Pupa, Pastry, Person: on artist Emma Brennan’s practice

In Hebrew, the word golem means Pupa, the stage in a bug’s life cycle when it’s inside a cocoon. It is a time for the creature to lay hidden in a shell protecting it while it develops slowly and is not able to defend itself on its own. Pupa is the last stage of becoming a mature, fully formed creature.

In Jewish mythology it is a man-shaped block of clay risen to life with mystical use of letters: a word written on paper put into the Golem’s mouth, and letters spelling “true” written on the forehead. To collapse a Golem back to still clay, the letters on the forehead are to be changed to spell “dead”. The most famous Golem tale is the 16th Century Golem of The Maharal (Judah Loew ben Bezalel) who, according to the myth, would use the Golem to terrorise those spreading blood libels about the Jewish people in Prague. In the tale The Maharal forgot to alter the letters and the Golem ran wild until his creator caught up and disabled it, shattering the creature, and the remains are still in the synagogue where it was caught.

So much for stories of myth and nature I heard as a child.

Why is this interesting?

I started thinking about the Golem and the Pupa after meeting Dublin-based artist Emma Brennan, and had a quick peek of her studio in residence at Draíocht in Blanchardstown. Brennan works with dough and bread as method as well as subject matter. Hearing her talk about dough, how it breathes, grows, has and gives life immediately echoed The Golem myth in my mind. Brennan looks at food as social practice, and considers it as part of the cycle of social living. The cycle runs from its intention, the giving act of preparing nourishment for others and how it is included in the relationships formed from it, through the relationships between the cook and those eating it creates “in real time”, and onto the impact it has on the body of the person eating: the social understanding of belonging to one’s own body.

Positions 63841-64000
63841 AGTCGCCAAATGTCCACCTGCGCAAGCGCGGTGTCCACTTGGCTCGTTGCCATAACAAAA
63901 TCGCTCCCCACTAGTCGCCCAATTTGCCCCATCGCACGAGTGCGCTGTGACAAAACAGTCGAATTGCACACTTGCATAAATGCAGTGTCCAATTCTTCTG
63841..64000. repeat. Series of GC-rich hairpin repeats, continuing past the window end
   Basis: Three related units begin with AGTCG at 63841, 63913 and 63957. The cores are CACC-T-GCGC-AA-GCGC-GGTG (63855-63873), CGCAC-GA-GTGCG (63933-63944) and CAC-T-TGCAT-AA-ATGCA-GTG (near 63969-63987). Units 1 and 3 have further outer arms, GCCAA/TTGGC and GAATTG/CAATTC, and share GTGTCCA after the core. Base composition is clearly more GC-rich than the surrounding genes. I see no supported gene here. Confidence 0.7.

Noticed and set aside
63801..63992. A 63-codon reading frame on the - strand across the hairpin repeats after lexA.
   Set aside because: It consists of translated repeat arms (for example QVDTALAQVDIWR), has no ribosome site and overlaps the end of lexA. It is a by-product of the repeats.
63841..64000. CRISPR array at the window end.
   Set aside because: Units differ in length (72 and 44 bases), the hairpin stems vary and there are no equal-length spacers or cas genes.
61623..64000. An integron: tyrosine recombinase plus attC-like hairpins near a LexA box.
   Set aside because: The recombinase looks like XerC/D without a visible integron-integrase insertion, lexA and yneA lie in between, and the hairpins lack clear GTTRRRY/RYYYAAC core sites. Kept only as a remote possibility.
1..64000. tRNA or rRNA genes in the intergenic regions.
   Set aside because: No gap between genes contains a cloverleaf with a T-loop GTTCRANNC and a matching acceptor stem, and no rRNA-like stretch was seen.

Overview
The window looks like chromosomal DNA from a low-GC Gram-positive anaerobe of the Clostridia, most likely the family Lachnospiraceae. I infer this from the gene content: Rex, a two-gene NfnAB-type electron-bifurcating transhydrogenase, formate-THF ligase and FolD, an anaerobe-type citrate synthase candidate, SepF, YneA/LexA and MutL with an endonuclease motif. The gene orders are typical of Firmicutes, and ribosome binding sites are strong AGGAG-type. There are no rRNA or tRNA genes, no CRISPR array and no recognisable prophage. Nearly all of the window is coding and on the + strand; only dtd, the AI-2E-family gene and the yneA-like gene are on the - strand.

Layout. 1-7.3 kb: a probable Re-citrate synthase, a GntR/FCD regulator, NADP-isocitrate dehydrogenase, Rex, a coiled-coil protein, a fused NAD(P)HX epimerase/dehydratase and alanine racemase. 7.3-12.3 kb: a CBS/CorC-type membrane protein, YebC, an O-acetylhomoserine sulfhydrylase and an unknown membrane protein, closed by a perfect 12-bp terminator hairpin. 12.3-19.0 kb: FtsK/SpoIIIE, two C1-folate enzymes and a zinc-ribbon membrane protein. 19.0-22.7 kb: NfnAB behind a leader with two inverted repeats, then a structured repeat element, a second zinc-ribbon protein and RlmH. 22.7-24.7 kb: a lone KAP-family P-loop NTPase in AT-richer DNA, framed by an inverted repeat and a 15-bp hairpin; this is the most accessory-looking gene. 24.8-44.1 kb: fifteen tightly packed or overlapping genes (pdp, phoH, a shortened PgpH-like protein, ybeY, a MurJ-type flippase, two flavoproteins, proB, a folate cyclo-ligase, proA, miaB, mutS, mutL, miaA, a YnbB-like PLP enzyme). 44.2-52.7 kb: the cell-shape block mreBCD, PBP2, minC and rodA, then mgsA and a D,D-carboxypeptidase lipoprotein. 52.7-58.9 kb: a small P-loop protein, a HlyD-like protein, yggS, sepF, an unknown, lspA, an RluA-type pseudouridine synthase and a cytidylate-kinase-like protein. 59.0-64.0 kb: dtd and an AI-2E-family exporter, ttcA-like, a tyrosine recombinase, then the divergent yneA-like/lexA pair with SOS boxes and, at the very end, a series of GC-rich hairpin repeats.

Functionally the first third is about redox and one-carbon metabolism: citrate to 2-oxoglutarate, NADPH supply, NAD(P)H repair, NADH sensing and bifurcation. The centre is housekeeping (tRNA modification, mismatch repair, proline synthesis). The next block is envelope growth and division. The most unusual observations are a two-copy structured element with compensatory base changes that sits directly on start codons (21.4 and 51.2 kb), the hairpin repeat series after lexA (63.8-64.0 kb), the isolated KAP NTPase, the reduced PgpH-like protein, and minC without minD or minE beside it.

The things most in common between the Pupa, the Golem, and Brennan’s social views of bread are care and gestation. Rather than referring back to the artist’s own theoretical and artistic research and background, I thought it might be interesting to open a hatch to the practice through the social view of creation and nurture. In our conversation we did not explicitly discuss feminism but it was there in the recognition of the maternal process of creating a breathing, rising creature is there, the care to keep it from collapsing. Where the intersection becomes more interesting is in the critical function of Brennan’s bread practice. Her critical interest actually sits with traditional cooking methods, slow and thorough, cooking from the land, and in the land. The practice of food (through its entire process) is to Brennan an expression of belonging and being home. She explores in depth the value given to the care and gestation time food preparation, serving, and sharing gets, and in that it is a deeply feminist enquiry.

Images (mostly) by Emma Brennan and all courtesy of her

The traditional food practices Brennan is interested in were primarily a female’s responsibility in the household and the artist questions the assignment of value to the cycle in view of that. She looks at the idea of care and challenges its its materialisation or even fetishisation in society. The offering of food as sharing yourself is, to Brennan, an undervalued act. In her studio she creates dough creations and tests how they survive the space, and her performance is focused on carrying and sharing dough with the audience. Perhaps the time spent preparing and distributing food will newly have its judged value raised when practiced as performance art, though both practices suffer from being viewed as “soft” practices and are unpaid, unvalued economically. The time, care, and investment of one’s self both practices require get a tribute through Brennan’s work, bringing the need for recognision of their value into the discussion.

Her moving image and social media work correspond to the story of the Golem through the view of politics and creation as political. The corporeal nature of the visuals of dough resting, rising, rolled and stretched in the space, and the durational actions of kneading taken out of the defensive shell of the kitchen become a strong statement and a demand to be seen and accepted. This is accomplished by constant contrasting of the dough with the artist’s own physical being, Brennan is present in the imagery as a powerful creator of bread who forms, nurtures, patiently protects it while it rises, then graciously endows it.

In fact, she demands for her dough and bread to be valued for the worth of the care put into their creation. She demands it for the care she invested into the work as well as the generations of women before her whose practice was unvalued care and generosity. Brennan’s dough started out as a controlled Golem, but her studio work is fascinating in its seemingly dough-gone-wild qualities. Brennan’s video installation is currently included in PLATFORM, an exhibition at the Draíocht visual art gallery alongside (in the spirit of full disclosure) my own work, and it’s worthwhile paying attention to where her practice goes from where it currently is.

… and please vote to Repeal The 8th!

 

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